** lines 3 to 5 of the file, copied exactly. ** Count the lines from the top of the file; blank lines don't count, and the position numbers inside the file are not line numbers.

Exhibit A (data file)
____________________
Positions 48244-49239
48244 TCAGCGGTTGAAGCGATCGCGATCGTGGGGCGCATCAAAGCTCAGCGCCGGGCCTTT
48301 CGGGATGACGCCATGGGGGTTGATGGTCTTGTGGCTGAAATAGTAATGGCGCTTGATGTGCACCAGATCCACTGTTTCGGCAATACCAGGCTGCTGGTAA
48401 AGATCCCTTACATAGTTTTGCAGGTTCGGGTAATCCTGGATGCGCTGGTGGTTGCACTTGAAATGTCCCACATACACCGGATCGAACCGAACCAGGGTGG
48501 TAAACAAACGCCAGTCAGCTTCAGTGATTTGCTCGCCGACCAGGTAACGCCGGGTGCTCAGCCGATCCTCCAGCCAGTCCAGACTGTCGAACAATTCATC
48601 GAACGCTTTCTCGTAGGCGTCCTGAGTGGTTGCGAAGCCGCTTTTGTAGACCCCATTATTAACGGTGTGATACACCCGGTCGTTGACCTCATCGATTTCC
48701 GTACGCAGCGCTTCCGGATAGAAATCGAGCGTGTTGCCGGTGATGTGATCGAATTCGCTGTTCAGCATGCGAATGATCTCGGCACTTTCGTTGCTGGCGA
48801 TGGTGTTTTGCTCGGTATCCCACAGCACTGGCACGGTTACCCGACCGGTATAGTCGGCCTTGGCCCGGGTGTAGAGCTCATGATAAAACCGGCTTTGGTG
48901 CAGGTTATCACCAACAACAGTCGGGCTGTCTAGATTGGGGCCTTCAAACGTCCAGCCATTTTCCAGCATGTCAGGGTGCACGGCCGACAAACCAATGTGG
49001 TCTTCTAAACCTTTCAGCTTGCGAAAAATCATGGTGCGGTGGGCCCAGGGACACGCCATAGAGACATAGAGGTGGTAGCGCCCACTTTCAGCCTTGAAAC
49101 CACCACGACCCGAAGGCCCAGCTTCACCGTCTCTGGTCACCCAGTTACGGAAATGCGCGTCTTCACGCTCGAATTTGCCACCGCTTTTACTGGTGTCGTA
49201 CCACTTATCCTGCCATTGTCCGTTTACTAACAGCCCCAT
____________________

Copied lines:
48301 CGGGATGACGCCATGGGGGTTGATGGTCTTGTGGCTGAAATAGTAATGGCGCTTGATGTGCACCAGATCCACTGTTTCGGCAATACCAGGCTGCTGGTAA
48401 AGATCCCTTACATAGTTTTGCAGGTTCGGGTAATCCTGGATGCGCTGGTGGTTGCACTTGAAATGTCCCACATACACCGGATCGAACCGAACCAGGGTGG
48501 TAAACAAACGCCAGTCAGCTTCAGTGATTTGCTCGCCGACCAGGTAACGCCGGGTGCTCAGCCGATCCTCCAGCCAGTCCAGACTGTCGAACAATTCATC